The successful conclusion of this operation, however, turned solely on the prejudices of the Aristocracy: the Men of the Mind made money, they did not, as did the Aristocracy, destroy it. So, all that was necessary for Francisco to do in order for the conclusion of his Big Con to be believable was to lose his own money in the venture. The Aristocracy, seeing this, was left with the conclusion, not that they had been duped, but that D'Anconia truly was, after all, a worthless playboy. Once again they would not suspect that Francisco D'Anconia, a philosopher general, had not only read his Sun Tzu but also knew that the standard of a truly successful con was found in its marks never realizing that they were taken in, “Subtle and insubstantial, the expert leaves no trace; divinely mysterious, he is inaudible. Thus he is the master of his enemy's fate.” (Sun Tzu Weaknesses and Strengths:9 97).

The endgame, in which the San Sebastian Mines operation was only a part, and the ultimate reason for Francisco placing the things which he valued most highly as stakes in a dangerous game run by dishonest and powerful men, for playing the playboy to the hazard of all that he was and could be, was the securing of simple liberty. Francisco realized and actualized the non-contradictory conclusion that in order to truly become the climax of the D'Anconias and secure the liberty of his name, property, honor, and the woman that he loved that he must break the Aristocracy's unjust claim on all of these things, that he must play the game into which they dragged him, and that he must play it to win. And in playing to win, Francisco D'Anconia, a philosopher general, took Sun Tzu's words to heart, not just on the nature of warfare and deception, but also on roles that he and the Aristocracy would play, “Invincibility depends on one's self; the enemy's vulnerability on him.” (Sun Tzu Dispositions:2 85).

After the endgame had been reached and the Aristocracy met its inevitable collapse, Francisco was able to take measure of what had been gained and lost by his strategic deception. The worthless playboy, the climax of the D'Anconias, the philosopher general had retained his personal and family name and honor, had lost the woman he loved but regained her respect, had lost most of his property but had retained enough to begin again, and most importantly had won the liberty to begin again as a free man, and that was enough.


Works Cited

Rand, Ayn. Atlas Shrugged. New York: Signet, 1996. Reader Store. Web. 12 Feb. 2011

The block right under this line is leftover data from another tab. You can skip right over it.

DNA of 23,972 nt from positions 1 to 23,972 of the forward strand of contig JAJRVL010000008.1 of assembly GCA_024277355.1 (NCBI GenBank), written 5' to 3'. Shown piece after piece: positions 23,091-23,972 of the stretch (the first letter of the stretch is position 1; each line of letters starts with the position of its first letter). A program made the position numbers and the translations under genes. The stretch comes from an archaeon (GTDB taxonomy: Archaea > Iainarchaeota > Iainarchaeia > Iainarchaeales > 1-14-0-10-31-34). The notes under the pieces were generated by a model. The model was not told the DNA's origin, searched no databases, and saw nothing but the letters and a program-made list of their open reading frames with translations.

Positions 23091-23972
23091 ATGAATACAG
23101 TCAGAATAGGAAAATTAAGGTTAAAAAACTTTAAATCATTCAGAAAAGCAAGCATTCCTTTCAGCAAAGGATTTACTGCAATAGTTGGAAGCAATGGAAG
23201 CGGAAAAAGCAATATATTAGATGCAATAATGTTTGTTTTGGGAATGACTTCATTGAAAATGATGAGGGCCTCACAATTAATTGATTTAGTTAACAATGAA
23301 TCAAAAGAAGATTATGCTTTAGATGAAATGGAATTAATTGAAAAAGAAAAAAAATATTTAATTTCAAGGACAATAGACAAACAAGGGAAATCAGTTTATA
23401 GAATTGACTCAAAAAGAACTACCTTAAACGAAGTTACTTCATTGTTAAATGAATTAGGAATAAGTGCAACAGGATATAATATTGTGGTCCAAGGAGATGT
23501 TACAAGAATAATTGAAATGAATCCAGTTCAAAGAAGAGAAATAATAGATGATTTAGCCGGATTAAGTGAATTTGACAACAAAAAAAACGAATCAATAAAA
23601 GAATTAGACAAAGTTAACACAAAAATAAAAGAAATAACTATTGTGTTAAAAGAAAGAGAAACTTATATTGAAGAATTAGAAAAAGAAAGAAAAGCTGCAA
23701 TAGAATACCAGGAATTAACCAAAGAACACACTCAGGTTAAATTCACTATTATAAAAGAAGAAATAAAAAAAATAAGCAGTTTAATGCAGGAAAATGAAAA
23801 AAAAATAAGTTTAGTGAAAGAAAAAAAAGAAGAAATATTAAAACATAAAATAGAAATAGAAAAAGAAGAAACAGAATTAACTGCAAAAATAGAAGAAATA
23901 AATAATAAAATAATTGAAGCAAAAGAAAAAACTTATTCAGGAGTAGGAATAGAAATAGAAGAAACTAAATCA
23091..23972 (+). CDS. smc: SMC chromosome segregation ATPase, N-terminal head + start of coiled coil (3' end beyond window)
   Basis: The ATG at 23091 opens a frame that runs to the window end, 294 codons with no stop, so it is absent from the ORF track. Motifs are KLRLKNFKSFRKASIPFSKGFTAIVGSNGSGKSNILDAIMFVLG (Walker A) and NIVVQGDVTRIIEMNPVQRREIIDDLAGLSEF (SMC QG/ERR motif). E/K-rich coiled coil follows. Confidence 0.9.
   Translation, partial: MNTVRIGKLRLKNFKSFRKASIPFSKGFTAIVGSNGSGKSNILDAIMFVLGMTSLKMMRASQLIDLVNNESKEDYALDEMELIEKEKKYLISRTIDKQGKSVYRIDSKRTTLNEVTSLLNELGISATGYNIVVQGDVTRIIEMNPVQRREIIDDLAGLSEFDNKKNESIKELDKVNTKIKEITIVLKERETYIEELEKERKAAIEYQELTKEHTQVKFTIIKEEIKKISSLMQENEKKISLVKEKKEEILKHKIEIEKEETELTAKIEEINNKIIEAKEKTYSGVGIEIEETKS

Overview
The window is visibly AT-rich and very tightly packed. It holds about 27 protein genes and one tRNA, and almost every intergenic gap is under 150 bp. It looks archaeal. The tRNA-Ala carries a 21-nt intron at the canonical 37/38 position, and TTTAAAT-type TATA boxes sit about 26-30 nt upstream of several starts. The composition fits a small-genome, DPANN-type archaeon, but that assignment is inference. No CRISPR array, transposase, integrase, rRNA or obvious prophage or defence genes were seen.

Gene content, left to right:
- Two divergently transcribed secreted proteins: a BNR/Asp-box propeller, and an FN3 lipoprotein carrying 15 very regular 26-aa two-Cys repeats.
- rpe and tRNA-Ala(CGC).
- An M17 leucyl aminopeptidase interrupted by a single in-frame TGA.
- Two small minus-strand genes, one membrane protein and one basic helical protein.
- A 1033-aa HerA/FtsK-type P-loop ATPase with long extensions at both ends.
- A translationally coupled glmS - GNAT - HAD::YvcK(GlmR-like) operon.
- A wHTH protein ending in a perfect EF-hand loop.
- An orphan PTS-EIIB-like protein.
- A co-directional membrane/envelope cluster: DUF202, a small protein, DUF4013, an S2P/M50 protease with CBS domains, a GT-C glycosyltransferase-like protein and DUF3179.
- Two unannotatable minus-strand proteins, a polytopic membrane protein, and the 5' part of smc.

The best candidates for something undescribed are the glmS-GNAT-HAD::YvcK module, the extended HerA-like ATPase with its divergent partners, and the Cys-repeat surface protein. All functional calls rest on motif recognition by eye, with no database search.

Sun Tzu. The Art of War. Trans. Samuel B. Griffith. New York: Oxford University Press, 1971. Print.

Add Comment


All Comments Hide marked as read Mark all as read

  • Posted by xthinker88 8 years, 6 months ago
    Good essay. Although as a long term student of Sun Tzu, I have to point out that he counseled never to put the enemy on death ground. Because on death ground, an enemy has no way out and will strike back with renewed vigor. One might argue that that happened in AS when they captured Galt and were going to use the xylophone weapon (can't remember what it was called) to destroy the Gulch as soon as they tortured its location out of Galt.

    But good essay.
    Reply | Mark as read | Best of... | Permalink  
    • Posted by $ Temlakos 8 years, 6 months ago
      You're thinking of Project X, a/k/a the Thompson Harmonizer, built at Dunkertown, Iowa, renamed Harmony City. But the Xylophone was not mobile. It was fixed at Dunkertown. And it was Robert Stadler, ironically, who, in an attempt to seize it for himself, caused its destruction in a death-struggle with someone else who had already seized it.

      What the last Aristocrats of Pull were trying to do was force Galt to work for them. Galt was not the con artist Francisco was--and Francisco not only was gone but also had given up the game. ("Brother, you asked for it!")
      Reply | Mark as read | Parent | Best of... | Permalink  
  • Posted by Lucky 8 years, 6 months ago
    'Life imitates art'
    There was that massive ponzi type scheme a coupla years back, billions lost, guy went to jail, his son committed suicide. The suckers were made to feel like they were insiders with an allocation only for the good ol' boys, only a few declined.
    Reply | Mark as read | Best of... | Permalink  
  • Posted by $ Temlakos 8 years, 6 months ago
    An excellent treatment of Francisco d'Anconia's war.

    Will you offer a similar treatment of Ragnar Danneskjold's war? Of all the characters in AS, he has fascinated me the most, yet gets too short a shrift.
    Reply | Mark as read | Best of... | Permalink  
    • Posted by 8 years, 6 months ago
      Thank you, Tem.

      Probably not.
      I only did this to enter the essay contest.
      If I were to do a treatment on Ragnar, I wouldn't take the same approach, and a treatment with the most appropriate subject of "Robin Hood" has probably been done to death.

      If I put into in my mental "to do" stack, it will trend toward the bottom and probably stay there.